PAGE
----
StatsCAN Plus

Fall into this pile of data, all raked up—we’ll leaf you to it

November 3, 2022, 11:00 a.m. (EDT)

We’re deep into fall, and the leaves have been in free fall for weeks. And we at Statistics Canada know that you want to know the numbers. It seems like just yesterday we were talking about cutting the grass!

Canada has almost 362 million hectares of forest, accounting for 9% of the world’s forests. This area is larger than Alberta, Quebec and Ontario combined.

Broadleaf trees, such as poplar, birch and maple, are those whose leaves fall in autumn. Leaves on coniferous trees, including pine, fir, hemlock and cedar, do not fall.

Broadleaf forests are more common in parts of eastern Ontario, southern Quebec, in a band across the Prairie provinces, in parts of the Maritime provinces and in the western Northwest Territories.

Trees in and near urban areas will be reflective of the surrounding forest composition. There will also be trees that were planted, so the amount of leaves falling in your neighborhood might differ quite a bit from the one across town, or in the next town!

So how do you deal with all those leaves? Most of us rake them, but some of us love our machines.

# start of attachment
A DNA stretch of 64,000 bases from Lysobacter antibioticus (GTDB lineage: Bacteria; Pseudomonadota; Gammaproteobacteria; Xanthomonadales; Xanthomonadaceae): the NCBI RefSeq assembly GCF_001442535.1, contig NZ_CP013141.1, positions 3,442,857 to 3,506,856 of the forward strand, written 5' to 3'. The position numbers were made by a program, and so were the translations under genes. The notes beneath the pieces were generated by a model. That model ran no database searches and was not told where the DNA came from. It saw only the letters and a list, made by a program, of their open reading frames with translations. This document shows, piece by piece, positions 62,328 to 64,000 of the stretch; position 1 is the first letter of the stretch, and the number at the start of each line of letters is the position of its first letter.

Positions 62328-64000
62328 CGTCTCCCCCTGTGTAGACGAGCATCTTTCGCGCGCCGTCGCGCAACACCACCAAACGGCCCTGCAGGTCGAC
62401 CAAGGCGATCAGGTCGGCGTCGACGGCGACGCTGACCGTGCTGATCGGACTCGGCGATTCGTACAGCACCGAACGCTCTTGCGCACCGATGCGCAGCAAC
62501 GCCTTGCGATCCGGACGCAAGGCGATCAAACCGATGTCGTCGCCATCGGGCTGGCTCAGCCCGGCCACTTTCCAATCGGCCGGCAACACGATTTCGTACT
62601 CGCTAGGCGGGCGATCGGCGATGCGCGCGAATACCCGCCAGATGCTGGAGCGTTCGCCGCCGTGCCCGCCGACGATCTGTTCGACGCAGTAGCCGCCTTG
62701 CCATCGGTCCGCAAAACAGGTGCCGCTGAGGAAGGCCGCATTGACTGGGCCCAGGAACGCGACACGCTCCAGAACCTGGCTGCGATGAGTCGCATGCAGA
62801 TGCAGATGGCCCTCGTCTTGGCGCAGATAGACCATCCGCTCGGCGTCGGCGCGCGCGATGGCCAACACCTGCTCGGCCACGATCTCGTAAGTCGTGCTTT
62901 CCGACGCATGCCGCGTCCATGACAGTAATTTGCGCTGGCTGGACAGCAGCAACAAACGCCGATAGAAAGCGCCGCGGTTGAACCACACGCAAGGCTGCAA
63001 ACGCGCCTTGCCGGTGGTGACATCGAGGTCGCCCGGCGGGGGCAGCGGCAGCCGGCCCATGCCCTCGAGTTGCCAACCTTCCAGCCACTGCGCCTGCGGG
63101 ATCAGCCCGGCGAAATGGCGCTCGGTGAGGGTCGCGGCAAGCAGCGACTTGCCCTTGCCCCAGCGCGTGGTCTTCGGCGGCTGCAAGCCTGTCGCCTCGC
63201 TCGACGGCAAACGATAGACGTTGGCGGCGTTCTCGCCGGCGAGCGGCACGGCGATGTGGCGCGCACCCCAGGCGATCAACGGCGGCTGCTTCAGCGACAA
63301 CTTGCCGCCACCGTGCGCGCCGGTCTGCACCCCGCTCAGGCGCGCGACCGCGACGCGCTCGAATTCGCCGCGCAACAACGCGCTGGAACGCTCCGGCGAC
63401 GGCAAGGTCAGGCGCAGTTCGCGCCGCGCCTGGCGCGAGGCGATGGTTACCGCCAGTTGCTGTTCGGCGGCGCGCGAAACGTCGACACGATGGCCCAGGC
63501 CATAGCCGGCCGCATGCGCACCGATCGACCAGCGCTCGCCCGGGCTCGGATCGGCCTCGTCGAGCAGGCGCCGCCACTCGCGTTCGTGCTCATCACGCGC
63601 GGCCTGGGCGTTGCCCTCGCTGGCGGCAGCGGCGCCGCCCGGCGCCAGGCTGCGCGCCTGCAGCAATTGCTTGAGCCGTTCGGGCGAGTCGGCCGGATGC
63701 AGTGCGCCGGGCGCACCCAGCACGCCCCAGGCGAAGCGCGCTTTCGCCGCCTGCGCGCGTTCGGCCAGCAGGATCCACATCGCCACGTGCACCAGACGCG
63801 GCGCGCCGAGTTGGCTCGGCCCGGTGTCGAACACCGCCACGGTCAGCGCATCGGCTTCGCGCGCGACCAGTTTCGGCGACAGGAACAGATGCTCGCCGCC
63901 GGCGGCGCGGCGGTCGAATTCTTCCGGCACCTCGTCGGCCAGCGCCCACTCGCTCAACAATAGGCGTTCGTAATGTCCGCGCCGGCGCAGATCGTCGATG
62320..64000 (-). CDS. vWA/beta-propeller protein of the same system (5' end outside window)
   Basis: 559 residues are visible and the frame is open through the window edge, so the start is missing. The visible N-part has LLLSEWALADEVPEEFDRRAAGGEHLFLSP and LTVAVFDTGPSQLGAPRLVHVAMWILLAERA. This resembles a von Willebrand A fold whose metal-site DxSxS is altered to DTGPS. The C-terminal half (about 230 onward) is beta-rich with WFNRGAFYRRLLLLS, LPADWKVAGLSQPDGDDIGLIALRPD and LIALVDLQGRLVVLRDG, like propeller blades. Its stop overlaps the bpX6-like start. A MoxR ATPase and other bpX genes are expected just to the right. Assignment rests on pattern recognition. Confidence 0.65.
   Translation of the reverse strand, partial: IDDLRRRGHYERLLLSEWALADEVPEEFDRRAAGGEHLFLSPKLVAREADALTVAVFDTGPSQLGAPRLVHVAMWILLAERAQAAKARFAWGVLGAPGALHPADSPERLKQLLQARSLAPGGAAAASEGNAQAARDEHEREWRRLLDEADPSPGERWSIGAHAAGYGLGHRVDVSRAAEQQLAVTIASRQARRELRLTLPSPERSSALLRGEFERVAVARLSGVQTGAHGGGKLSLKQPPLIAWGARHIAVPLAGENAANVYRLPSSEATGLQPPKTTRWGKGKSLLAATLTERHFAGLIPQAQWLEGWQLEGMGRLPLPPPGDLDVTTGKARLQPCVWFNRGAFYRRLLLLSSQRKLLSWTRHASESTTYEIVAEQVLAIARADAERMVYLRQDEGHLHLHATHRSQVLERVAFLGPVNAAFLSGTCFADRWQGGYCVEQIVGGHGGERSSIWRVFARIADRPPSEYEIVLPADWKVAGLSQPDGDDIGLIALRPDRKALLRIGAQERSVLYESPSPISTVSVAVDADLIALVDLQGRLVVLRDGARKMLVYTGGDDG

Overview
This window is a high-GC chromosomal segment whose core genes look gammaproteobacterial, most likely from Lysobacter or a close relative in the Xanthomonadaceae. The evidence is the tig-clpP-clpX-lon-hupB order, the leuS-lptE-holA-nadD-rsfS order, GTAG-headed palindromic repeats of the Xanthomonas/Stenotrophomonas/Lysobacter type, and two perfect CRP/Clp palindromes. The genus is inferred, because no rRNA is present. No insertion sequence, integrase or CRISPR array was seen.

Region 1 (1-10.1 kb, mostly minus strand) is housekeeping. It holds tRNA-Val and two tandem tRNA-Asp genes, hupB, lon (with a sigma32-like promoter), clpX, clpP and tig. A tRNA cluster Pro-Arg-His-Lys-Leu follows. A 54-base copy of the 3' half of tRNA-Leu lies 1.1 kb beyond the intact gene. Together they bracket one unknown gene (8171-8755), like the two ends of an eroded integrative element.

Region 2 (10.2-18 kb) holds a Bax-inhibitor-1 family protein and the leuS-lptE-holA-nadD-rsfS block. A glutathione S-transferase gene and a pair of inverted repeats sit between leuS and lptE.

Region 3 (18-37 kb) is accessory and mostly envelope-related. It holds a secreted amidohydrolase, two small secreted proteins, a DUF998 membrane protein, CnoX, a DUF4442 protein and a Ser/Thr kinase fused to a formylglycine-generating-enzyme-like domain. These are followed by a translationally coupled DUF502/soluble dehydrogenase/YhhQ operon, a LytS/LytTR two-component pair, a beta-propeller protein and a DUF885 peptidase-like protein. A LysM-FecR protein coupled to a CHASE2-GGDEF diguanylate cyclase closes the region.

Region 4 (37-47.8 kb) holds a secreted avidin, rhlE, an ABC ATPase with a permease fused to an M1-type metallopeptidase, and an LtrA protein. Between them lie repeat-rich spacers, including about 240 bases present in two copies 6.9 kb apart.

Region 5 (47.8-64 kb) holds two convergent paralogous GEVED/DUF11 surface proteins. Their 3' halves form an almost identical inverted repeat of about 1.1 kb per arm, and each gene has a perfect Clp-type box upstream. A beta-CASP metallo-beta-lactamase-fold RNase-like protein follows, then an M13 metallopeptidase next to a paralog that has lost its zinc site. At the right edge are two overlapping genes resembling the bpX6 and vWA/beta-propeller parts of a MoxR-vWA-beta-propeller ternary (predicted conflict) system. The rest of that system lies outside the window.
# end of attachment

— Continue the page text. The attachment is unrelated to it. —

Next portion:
Just over a fifth (21%) of Canadian households in 2019 owned a leaf blower, up from 13% in 2011. And, like the amount of leaves in your neighborhood, the amount of leaf blowers among your neighbours may vary too.

Among provinces, nearly one in three (29%) Saskatchewan households had one, followed by 27% of Manitoba’s households.

Among the largest census metropolitan areas, two in southern Ontario shared top spot: over 4 in 10 (42%) households in both St. Catharines–Niagara and Windsor had a leaf blower. About the same proportion (39%) of households in Lethbridge, Alberta, did as well.

Contact information

For more information, contact the Statistical Information Service (toll-free 1-800-263-1136514-283-8300; or Media Relations (